Outlet Radio Network
February 18, 2005


I’ve just returned from a fantastic vacation in Buenos Aires! Two weeks of (mostly) good weather, an amazing city to explore, new friends met (including one quite special one), and all sorts of adventures to share. I’m going to try to encapsulate it, and include a proper dose of food and wine, in a few short paragraphs (which won’t remotely do it justice, but such is life).

Friends Pascal, Nestor and Tuomas chat over breakfast.

Friends Pascal, Nestor and Tuomas chat over breakfast.

It’s a long flight from New York, a solid ten hours, but I’ve done worse and I had two seats to myself, so being the petite sort, I curled up and went to sleep for most of the time. Arrival in Argentina, and ready to go. My guesthouse (more about which later, as I highly recommend it), had arranged a taxi to meet me, and so I was quickly whisked off to the neighborhood of San Telmo. As we pulled into the area, all I could think of was, I’m back home! It could have been the East Village/Lower East Side…there wasn’t even that much of an increase in signage in Spanish (which says more about the East Village than about Buenos Aires).

Evita's tomb, at which flowers are left daily by fans

Evita’s tomb, at which flowers are left daily by fans

At the guesthouse, LugarGay (literally “gay place”), I was welcomed with open arms by Nestor (center in the pic) and Juan, the two owners, and the current temporary “houseboy”, Henry – about whom much more later! We stumbled along in my limited Spanish and Nestor’s somewhat better English, got me settled, and then I was promptly greeted by several of the current residents. LugarGay seems perfect for those who like to travel, comfortable rooms, a quiet atmosphere, and a relatively sophisticated clientele. I spent the afternoon on my own exploring the immediate neighborhood, and then found myself in the company of a charming man from Finland, Tuomas, on the right in the picture (who thankfully spoke impeccable English…and French…and Spanish…and Italian…and Dutch…and Finnish…), for dinner. We were joined by another man, originally from Canada, who had fallen in love with a local guy a few months earlier and decided to move, at least part-time, to “BA”.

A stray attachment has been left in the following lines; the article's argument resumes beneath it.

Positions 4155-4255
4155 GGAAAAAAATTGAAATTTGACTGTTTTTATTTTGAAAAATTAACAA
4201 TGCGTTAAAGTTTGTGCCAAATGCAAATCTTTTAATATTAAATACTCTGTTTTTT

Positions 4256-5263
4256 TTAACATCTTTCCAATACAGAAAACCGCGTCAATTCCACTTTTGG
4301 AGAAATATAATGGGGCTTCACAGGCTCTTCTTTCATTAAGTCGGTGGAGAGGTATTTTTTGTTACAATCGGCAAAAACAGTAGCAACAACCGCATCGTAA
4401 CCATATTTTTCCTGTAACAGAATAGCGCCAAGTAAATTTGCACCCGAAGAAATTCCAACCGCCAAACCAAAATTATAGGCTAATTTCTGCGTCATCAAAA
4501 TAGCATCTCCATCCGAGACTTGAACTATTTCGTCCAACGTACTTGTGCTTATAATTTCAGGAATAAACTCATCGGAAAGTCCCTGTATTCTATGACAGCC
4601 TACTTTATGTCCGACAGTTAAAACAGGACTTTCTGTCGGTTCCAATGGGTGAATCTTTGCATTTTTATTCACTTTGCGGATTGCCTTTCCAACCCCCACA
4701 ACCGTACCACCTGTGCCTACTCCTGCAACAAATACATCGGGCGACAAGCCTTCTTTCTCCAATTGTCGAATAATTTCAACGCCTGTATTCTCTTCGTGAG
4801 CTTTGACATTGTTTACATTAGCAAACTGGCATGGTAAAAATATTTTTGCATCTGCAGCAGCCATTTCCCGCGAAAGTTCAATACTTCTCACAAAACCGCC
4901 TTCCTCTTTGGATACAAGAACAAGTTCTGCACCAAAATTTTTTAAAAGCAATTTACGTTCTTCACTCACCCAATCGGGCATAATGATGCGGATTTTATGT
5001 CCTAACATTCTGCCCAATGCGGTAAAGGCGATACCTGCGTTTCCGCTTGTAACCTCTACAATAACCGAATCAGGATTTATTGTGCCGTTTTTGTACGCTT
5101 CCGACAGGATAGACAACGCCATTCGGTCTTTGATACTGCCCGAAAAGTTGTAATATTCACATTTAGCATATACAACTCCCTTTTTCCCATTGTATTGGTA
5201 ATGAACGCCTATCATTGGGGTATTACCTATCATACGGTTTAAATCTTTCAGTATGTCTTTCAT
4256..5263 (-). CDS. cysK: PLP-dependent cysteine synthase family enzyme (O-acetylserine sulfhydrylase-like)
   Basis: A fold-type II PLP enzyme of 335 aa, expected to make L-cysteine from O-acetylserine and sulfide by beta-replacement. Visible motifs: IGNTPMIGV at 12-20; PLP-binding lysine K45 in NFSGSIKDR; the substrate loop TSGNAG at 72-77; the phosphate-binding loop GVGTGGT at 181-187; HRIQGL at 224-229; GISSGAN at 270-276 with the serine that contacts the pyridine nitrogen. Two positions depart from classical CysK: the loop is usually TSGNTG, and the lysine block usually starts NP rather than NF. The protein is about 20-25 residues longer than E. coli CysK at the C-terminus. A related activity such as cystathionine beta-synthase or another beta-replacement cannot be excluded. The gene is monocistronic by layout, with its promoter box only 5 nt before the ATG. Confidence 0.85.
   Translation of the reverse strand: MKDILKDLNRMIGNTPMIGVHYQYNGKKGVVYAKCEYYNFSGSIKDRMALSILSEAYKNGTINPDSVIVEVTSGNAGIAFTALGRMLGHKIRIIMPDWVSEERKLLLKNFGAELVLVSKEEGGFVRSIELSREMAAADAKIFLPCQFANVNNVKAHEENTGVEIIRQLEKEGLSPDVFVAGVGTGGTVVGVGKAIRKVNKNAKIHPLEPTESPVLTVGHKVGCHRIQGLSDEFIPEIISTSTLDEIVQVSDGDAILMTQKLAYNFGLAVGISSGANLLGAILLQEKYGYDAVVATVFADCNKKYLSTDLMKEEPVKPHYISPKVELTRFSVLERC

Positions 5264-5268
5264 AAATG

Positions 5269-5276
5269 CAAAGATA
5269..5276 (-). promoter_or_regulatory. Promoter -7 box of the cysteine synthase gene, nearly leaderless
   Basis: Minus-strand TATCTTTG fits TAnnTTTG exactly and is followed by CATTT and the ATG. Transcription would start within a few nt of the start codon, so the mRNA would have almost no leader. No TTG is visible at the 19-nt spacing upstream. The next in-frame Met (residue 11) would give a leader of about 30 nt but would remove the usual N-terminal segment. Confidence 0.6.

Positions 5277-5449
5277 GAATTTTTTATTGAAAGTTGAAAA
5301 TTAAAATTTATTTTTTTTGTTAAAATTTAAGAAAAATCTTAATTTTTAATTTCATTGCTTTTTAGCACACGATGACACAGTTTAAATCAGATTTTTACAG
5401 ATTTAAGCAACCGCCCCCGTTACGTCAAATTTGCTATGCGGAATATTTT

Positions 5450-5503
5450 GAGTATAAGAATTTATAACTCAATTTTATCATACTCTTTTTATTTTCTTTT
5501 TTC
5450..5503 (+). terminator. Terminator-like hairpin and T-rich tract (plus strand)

Evita's tomb, at which flowers are left daily by fans

Evita’s tomb, at which flowers are left daily by fans

Dinner at a local, very gay friendly (as is most of Buenos Aires) restaurant, La Farmacia, and then a good night’s sleep. Breakfast with some of the guys in the house, at least those who had awakened, and I met yet another charmer, Pascal, from Paris. In fact, Pascal (left in the picture) and I spent a good portion of the next week exploring the city together.

People line up to get into favorite parrillas...

People line up to get into favorite parrillas